[frag-muhn-tid, -men-, frag-men-]

1810–20; fragment + -ed3

nonfragmented, adjective
overfragmented, adjective
unfragmented, adjective Unabridged


[n. frag-muhnt; v. frag-muhnt, -ment, frag-ment]
a part broken off or detached: scattered fragments of the broken vase.
an isolated, unfinished, or incomplete part: She played a fragment of her latest composition.
an odd piece, bit, or scrap.
verb (used without object)
to collapse or break into fragments; disintegrate: The chair fragmented under his weight.
verb (used with object)
to break (something) into pieces or fragments; cause to disintegrate: Outside influences soon fragmented the Mayan culture.
to divide into fragments; disunify.
Computers. to split a file into smaller parts and store in non-contiguous sectors on a disk, resulting in fragmentation of both the file and available free space on the disk. Compare fragmentation ( def 4 ).

1375–1425; late Middle English < Latin fragmentum a broken piece, remnant, equivalent to frag- (stem of frangere to break) + -mentum -ment

1–3. See part. Unabridged
Based on the Random House Dictionary, © Random House, Inc. 2014.
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World English Dictionary
1.  a piece broken off or detached: fragments of rock
2.  an incomplete piece; portion: fragments of a novel
3.  a scrap; morsel; bit
4.  to break or cause to break into fragments
[C15: from Latin fragmentum, from frangere to break]

Collins English Dictionary - Complete & Unabridged 10th Edition
2009 © William Collins Sons & Co. Ltd. 1979, 1986 © HarperCollins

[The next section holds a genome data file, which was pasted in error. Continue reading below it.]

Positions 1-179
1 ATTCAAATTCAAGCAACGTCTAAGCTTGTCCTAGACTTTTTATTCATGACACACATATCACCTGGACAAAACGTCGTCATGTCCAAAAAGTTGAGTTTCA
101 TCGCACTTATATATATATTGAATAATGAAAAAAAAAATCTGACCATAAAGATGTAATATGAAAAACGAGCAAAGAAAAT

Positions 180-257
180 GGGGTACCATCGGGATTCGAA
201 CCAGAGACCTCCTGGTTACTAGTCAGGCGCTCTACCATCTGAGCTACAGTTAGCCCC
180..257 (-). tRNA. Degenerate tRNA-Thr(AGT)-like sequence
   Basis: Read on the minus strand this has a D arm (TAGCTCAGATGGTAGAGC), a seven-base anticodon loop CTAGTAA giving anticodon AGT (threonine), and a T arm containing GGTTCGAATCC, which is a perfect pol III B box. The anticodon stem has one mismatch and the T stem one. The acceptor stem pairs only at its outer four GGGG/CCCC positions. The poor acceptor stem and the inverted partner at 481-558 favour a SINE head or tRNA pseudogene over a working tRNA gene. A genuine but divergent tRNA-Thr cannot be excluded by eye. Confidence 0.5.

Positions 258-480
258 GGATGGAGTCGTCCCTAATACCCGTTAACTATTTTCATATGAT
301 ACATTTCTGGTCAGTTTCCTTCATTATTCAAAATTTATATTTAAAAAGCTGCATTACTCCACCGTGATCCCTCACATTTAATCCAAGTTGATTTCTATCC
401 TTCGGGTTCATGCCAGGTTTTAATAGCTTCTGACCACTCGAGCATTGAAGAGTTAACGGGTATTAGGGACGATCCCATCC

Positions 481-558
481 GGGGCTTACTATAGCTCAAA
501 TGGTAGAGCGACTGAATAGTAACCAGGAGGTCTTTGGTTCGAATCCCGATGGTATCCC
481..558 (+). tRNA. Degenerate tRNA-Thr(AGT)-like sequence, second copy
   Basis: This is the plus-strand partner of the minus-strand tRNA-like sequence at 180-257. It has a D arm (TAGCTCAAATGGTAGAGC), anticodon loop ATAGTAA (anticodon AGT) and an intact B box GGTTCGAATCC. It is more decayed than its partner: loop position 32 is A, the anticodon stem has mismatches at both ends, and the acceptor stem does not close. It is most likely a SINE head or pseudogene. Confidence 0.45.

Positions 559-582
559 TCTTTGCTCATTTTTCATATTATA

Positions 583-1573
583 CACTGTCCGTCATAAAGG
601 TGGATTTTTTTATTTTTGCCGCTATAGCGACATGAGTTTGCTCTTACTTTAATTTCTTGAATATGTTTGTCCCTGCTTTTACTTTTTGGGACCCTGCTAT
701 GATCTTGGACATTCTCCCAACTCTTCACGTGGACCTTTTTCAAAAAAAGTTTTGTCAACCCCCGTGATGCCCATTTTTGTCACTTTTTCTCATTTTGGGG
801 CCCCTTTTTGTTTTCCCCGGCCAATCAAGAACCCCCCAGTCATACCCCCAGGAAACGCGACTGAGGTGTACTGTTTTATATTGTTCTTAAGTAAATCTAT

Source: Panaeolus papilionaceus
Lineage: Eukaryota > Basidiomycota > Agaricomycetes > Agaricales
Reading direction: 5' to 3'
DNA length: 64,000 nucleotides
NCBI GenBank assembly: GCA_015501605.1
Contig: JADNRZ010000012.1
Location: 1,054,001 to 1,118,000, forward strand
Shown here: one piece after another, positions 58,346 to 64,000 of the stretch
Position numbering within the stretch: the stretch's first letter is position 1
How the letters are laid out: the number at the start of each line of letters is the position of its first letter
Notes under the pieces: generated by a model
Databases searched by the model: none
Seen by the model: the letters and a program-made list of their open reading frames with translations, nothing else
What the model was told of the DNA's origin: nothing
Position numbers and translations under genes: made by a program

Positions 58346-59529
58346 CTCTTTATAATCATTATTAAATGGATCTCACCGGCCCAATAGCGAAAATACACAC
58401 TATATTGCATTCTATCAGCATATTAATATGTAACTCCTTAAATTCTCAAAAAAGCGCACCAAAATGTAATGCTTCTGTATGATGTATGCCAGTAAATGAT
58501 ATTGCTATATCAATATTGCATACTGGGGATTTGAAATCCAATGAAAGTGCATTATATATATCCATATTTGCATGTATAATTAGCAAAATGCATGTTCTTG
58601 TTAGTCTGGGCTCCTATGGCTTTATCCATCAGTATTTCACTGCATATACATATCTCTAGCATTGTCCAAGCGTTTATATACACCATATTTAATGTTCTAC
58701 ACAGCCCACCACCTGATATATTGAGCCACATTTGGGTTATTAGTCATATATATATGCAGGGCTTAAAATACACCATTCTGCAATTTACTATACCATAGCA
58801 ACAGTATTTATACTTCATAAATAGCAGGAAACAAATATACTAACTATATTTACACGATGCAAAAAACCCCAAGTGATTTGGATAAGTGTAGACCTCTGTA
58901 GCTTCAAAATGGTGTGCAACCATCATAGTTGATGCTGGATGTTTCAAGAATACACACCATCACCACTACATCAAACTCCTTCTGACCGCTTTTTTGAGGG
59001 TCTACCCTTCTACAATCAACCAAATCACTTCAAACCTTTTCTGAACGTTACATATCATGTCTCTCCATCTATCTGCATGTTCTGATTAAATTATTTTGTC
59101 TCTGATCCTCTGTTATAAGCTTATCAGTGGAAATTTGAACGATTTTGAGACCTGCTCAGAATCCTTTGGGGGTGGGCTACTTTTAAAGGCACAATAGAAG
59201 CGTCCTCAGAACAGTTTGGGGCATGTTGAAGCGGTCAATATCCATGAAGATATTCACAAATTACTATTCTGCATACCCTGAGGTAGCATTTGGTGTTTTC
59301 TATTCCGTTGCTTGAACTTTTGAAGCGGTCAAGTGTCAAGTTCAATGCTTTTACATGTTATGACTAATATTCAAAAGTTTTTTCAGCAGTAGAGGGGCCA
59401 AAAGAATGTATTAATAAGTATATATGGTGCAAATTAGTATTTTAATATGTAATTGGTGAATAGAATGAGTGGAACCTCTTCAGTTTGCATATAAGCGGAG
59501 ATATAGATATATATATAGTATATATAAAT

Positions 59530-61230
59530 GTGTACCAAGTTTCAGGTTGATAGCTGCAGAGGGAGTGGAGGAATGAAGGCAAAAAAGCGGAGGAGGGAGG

Publishers 1998, 2000, 2003, 2005, 2006, 2007, 2009
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Word Origin & History

1530s, from L. fragmentum "a fragment, remnant," from root of frangere "to break" (see fraction). The verb is first recorded 1818 in Keats' "Endymion." Related: Fragmented; fragmenting.
Online Etymology Dictionary, © 2010 Douglas Harper
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American Heritage
Medical Dictionary

fragment frag·ment (frāg'mənt)

  1. A small part broken off or detached.

  2. An incomplete or isolated portion; a bit.

v. frag·ment·ed, frag·ment·ing, frag·ments (frāg'měnt')
To break or separate into fragments.
The American Heritage® Stedman's Medical Dictionary
Copyright © 2002, 2001, 1995 by Houghton Mifflin Company. Published by Houghton Mifflin Company.
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Example sentences
Bearden became a master of collage, an art form as complex, fragmented and
  many-layered as his life.
Plus, the habitat that lynx prefer has become fragmented from fires, insect
  invasions and logging.
Inadequate or fragmented sleep can set off seizures in many people.
He is extremely popular with the art-house crowd, thanks to his reliance upon
  improvised dialogue and fragmented continuities.
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